True Believers Don’t Fear the Reaper


The first time it drew any attention in the media was with a black polybag.

Emblazoned on said bag was the familiar red S logo, dripping with blood.

Inside, the grand conclusion to a comic book event which shattered records: The Death of Superman.

It was the first title-character death to be covered by the national media. It became as much an event as the death of any other celebrity. There were obits on the national news describing the life, career, and cause of death, profiles of his family and friends, and a rudimentary analysis of his killer.

I purchased a copy, but not the black polybagged version (I refused to line up all day for anything Superman related). I wanted to see the Man of Steel beaten to a pulp at the hands of Doomsday. I have the iconic final splash page of Lois Lane cradling the Supercorpse as she wept openly, his tattered cape, torn from his costume and attached to some random debris, flying like a flag in the background.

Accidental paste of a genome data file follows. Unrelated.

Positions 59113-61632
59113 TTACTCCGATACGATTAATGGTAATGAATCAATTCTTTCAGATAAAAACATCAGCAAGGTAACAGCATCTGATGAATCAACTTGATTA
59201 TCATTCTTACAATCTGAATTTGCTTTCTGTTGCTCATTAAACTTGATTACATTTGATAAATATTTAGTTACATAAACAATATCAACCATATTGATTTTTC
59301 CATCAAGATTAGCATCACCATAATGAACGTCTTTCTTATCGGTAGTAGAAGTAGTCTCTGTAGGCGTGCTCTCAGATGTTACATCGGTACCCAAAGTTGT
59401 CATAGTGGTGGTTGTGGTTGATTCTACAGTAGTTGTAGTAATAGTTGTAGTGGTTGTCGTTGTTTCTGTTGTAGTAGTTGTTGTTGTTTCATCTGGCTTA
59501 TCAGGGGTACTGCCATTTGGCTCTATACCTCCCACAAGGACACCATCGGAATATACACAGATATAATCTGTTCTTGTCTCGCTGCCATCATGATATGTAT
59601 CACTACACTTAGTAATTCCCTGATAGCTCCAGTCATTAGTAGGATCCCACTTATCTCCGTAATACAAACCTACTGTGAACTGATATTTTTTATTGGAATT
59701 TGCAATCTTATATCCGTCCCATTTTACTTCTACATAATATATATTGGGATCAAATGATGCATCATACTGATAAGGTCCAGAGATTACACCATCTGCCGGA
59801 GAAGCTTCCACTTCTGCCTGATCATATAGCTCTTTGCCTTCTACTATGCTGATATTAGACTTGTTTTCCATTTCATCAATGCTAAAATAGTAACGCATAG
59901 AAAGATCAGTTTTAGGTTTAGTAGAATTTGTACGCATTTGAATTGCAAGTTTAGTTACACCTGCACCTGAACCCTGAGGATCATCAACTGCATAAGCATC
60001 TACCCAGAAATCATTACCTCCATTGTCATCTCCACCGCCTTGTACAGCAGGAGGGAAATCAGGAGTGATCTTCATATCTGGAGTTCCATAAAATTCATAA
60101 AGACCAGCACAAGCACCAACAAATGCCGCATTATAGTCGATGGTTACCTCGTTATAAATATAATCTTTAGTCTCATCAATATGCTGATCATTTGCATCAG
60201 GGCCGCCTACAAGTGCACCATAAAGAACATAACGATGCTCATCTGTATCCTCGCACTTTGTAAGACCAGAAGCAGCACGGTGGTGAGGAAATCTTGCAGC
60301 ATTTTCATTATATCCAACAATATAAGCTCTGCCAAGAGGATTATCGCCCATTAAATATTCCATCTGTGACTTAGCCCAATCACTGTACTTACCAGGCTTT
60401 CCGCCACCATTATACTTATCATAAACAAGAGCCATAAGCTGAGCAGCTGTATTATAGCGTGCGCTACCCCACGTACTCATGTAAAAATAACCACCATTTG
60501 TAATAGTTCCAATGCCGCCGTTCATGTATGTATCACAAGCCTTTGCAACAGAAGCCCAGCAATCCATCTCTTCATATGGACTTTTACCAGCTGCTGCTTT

I was overjoyed. Superman; as much my own arch-nemesis as he is to Lex Luthor or Braniac, was dead. My problem with Superman was, at least temporarily, cured.
My hatred wasn’t just quelled because he had shuffled off this mortal coil to much fanfare. It wasn’t only healed by attempting to lick the tasty tears of anguish from the page as Lois cried a true love’s mourning. Those things both helped. But the root of the anger and issue I had with Superman was almost immediately repaired upon his demise.

Some may ask, why would anyone have a problem with Superman? I mean, he saves the day. He’s the ultimate white knight of comics. How could anyone argue with something as wholesome and all-American as Superman?